Thank you for your help. I was wondering if mechila is necessary in the following situations:
1. I was in a group setting for a Yom Tov meal, and there were various groups of people sitting at various tables in a room. There was beautiful singing during the meals. I asked one of the men singing (at another table) what a name of the song was. (I turned around and did not get out of my seat to do so, I am female). I also smiled at what I assume was his wife as a silent “Good Yontif.” She was friendly and smiled. I realized after, that out of respect for her/ modesty I probably should not have asked…it was an honest mistake with zero ill intent. I considered apologizing to her then, but then realized I could make it more of a blunder if I said the wrong thing. Should I ask her mechila or is that not necessary.
2. Someone sitting at my table pointed to a lady at another table and said something like “she looks so familiar, do you know who she is.” To which I did not look at the lady and said I don’t know (I did not know most people there and I did not want to look at the lady as to make it seem like there was anything negative). I give the benefit of the doubt to the speaker that she had no ill intent, so I do not think it was lashon hara. I wanted to make sure I did not speak lashon hara- which would then not require me to ask mechila from the lady pointed to? (I don’t know if she saw it, but I don’t want her to feel uncomfortable. Again, no ill intent at all).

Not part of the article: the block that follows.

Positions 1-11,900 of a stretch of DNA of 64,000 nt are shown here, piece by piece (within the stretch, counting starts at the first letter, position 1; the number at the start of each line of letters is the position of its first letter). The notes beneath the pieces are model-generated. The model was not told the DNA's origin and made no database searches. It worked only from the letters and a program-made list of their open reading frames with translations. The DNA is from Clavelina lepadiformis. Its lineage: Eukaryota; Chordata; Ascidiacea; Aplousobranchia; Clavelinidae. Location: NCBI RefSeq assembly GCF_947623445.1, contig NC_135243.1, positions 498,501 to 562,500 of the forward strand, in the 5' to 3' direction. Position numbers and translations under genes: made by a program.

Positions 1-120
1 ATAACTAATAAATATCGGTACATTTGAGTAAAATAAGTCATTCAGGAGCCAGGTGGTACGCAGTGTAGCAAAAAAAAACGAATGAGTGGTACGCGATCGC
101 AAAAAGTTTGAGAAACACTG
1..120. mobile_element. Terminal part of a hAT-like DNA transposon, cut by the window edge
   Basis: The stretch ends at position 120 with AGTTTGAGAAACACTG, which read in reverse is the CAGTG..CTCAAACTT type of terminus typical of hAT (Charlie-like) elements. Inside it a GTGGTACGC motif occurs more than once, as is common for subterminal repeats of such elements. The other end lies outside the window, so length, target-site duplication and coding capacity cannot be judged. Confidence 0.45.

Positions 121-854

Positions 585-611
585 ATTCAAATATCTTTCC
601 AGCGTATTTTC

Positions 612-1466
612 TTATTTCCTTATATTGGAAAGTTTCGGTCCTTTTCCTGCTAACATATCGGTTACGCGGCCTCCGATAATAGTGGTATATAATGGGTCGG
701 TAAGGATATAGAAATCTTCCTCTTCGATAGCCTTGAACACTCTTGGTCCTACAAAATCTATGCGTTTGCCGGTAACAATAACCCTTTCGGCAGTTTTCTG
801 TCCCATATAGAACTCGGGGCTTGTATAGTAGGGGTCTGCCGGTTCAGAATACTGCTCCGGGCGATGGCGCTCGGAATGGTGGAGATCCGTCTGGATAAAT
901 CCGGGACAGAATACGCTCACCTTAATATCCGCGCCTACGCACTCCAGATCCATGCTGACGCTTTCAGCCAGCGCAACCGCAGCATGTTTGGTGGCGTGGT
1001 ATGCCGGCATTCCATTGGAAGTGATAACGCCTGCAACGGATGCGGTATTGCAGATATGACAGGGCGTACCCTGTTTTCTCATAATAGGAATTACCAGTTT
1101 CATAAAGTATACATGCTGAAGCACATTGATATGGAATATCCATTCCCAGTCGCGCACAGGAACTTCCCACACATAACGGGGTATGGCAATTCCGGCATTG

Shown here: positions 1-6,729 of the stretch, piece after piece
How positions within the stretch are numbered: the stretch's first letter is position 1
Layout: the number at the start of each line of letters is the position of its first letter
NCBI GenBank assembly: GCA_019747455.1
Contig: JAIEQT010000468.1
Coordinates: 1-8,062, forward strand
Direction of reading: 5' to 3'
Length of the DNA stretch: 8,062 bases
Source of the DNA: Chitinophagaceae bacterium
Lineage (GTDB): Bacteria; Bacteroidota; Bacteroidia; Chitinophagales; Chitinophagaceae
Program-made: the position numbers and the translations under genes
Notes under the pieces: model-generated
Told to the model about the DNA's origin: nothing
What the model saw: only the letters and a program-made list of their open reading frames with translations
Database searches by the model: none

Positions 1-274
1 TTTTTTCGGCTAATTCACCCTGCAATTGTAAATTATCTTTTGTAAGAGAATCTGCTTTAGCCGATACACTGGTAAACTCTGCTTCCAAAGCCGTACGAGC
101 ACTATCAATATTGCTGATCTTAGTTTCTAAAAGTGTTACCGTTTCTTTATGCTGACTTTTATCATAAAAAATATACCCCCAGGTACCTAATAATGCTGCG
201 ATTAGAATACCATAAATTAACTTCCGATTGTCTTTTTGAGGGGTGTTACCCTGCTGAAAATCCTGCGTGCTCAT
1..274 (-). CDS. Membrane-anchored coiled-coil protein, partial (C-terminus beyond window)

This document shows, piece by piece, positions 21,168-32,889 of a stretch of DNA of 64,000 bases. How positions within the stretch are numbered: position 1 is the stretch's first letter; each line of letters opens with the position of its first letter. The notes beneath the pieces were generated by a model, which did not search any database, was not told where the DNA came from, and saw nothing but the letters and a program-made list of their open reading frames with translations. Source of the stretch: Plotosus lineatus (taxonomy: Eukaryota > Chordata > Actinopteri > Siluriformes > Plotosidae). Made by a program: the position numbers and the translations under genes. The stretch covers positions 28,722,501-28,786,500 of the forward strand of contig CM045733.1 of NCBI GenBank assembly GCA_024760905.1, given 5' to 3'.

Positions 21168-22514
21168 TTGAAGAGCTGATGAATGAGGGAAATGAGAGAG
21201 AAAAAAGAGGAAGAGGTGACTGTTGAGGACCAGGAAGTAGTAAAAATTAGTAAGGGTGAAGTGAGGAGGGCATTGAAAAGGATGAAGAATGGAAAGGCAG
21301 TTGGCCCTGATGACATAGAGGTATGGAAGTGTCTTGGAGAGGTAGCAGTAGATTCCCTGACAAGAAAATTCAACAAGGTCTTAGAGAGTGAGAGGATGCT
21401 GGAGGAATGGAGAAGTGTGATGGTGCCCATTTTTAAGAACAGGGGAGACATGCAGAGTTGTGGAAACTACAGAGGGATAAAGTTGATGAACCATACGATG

3. A man said hello to me/ introduced himself soon after I was davening and I was still somewhat thinking about the davening. He said hello to me in front of other people,and stood up to do so. I worried after that I was not friendly enough and may have “embarrassed him.” (I tried to balance this in the moment with maintaining modesty…I am trying to grow in observance and readily admit that I do not always know how to handle each situation, though I really mean no harm…) Am I required to apologize to this man for not being friendly enough/ “embarrassing him”- or since it was his choice to introduce himself in front of a large group, that is not something that requires reaching out to apologize for?
Thank you so much for all of the help. I don’t know how to accurately put the gratitude in words. Thank you.
Thank you for your question.
- There is no need for you to ask mechila, because we only have to ask mechila if we negatively affected the other person. Even if you want to assume that you’re asking her husband was incorrect, there is no need to ask mechila.
- There is nothing negative or lashon hora about asking if a certain person is familiar looking, therefore there is no need for you to anyone mechila for this.
- In this situation I also don’t see any need for you to ask mechila. You did he best you could under the circumstances, and in all probability the situation didn’t even offend the other person. It seems to me that your yiras shomayim and fear of doing an aveira are bringing up these concerns.
As a side point, in general, you don’t have to worry about asking mechila for such minor infractions. At best, the person had a slightly awkward feeling, but if you ask mechila, or even apologize, by asking mechila, that will make it into an issue, which will make him feel worse. Therefore you’re better off not worrying about these issues.
Hashem should grant you a year full of simchos, good news, spiritual growth, and everything that you need.